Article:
+
+Next, we can show that the integers `Z` form a group:
+{% highlight coq %}
+Instance Z_op: Op Z := Z.add.
+Instance Z_unit: Unit Z := 0%Z.
+Instance Z_inv: Inverse Z := Z.opp.
+
+Instance Z_semigroup: Semigroup Z.
+Proof. split. intros. unfold op, Z_op. lia. Qed.
+Instance Z_monoid: Monoid Z.
+Proof. split; intros; unfold op, Z_op, unit, Z_unit; lia. Qed.
+Instance Z_group: Group Z.
+Proof. split; intros; unfold op, Z_op, unit, Z_unit, inv, Z_inv; lia. Qed.
+{% endhighlight %}
+We let `lia` do most of the proving, but we have to unfold some definitions first.
+
+We can also show that a product of two {semigroups, monoids, groups} is itself a {semigroup, monoid, group}:
+{% highlight coq %}
+Section prod.
+ Context {A B: Type}.
+
+ Global Instance prod_op `{Op A, Op B}: Op (A * B) :=
+ fun '(a1, b1) '(a2, b2) => (a1 + a2, b1 + b2).
+ Global Instance prod_unit `{Unit A, Unit B}: Unit (A * B) :=
+ (unit, unit).
+ Global Instance prod_inv `{Inverse A, Inverse B}: Inverse (A * B) :=
+ fun '(a, b) => (inv a, inv b).
+
+ Global Instance prod_semigroup `{Semigroup A, Semigroup B}: Semigroup (A * B).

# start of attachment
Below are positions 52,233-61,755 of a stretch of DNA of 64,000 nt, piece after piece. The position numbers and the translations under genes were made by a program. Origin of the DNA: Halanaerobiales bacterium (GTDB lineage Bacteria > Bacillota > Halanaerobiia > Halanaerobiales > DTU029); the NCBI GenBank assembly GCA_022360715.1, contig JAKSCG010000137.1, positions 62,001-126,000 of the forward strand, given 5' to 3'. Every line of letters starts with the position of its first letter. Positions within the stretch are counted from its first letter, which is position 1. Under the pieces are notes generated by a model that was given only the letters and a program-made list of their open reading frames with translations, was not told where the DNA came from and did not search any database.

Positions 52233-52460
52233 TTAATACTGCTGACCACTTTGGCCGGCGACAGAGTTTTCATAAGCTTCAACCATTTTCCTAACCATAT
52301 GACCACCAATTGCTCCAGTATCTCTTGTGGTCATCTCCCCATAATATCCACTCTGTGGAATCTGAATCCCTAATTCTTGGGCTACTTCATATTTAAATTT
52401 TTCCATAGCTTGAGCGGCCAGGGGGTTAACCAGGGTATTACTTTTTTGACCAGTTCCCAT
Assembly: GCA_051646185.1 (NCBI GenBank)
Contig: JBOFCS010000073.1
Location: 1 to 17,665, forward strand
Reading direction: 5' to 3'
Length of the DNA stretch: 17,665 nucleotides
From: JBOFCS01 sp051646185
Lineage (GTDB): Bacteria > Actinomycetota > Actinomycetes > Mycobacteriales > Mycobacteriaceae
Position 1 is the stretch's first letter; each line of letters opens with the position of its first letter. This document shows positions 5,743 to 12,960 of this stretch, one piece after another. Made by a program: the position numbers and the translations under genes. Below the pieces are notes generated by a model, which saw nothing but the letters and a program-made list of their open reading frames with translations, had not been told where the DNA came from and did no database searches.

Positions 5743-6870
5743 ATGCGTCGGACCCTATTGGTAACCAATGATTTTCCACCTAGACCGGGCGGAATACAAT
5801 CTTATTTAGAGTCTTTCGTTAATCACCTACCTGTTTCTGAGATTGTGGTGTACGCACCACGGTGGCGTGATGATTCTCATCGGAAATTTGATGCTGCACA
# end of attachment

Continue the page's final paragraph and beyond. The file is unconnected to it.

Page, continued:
+ Proof.
+ split. intros [a1 b1] [a2 b2] [a3 b3]. unfold op, prod_op.
+ rewrite !assoc. reflexivity.
+ Qed.
+ Global Instance prod_monoid `{Monoid A, Monoid B}: Monoid (A * B).
+ Proof.
+ split; intros [a b]; unfold op, prod_op, unit, prod_unit;
+ rewrite ?id_l, ?id_r; reflexivity.
+ Qed.
+ Global Instance prod_group `{Group A, Group B}: Group (A * B).
+ Proof.
+ split; intros [a b]; unfold op, prod_op, unit, prod_unit, inv, prod_inv;
+ rewrite ?inv_l, ?inv_r; reflexivity.
+ Qed.
+End prod.
+{% endhighlight %}
+
+## Unexpected complexities
+
+Seems reasonable?
+Unfortunately, we have set ourselves up for some unexpectedly large terms:
+the instance of something like `Group (Z*Z*Z*Z*Z*Z)` grows with the fifth power as the number of `Z` increase!
+
+{% highlight coq %}
+Definition test: Group (Z*Z*Z*Z*Z*Z) := _.
+Set Printing All.
+Print test.
+(* Lots of output. *)
+{% endhighlight %}
+
+What is happening here?
+We can see that when we try to construct the proof terms more explicitly.
+We start by defining `Zn`, which is basically `Z^(n+1)`: a product of `n+1` times `Z`.
+{% highlight coq %}
+Fixpoint Zn (n: nat): Type :=
+ match n with
+ | O => Z
+ | S n => @prod (Zn n) Z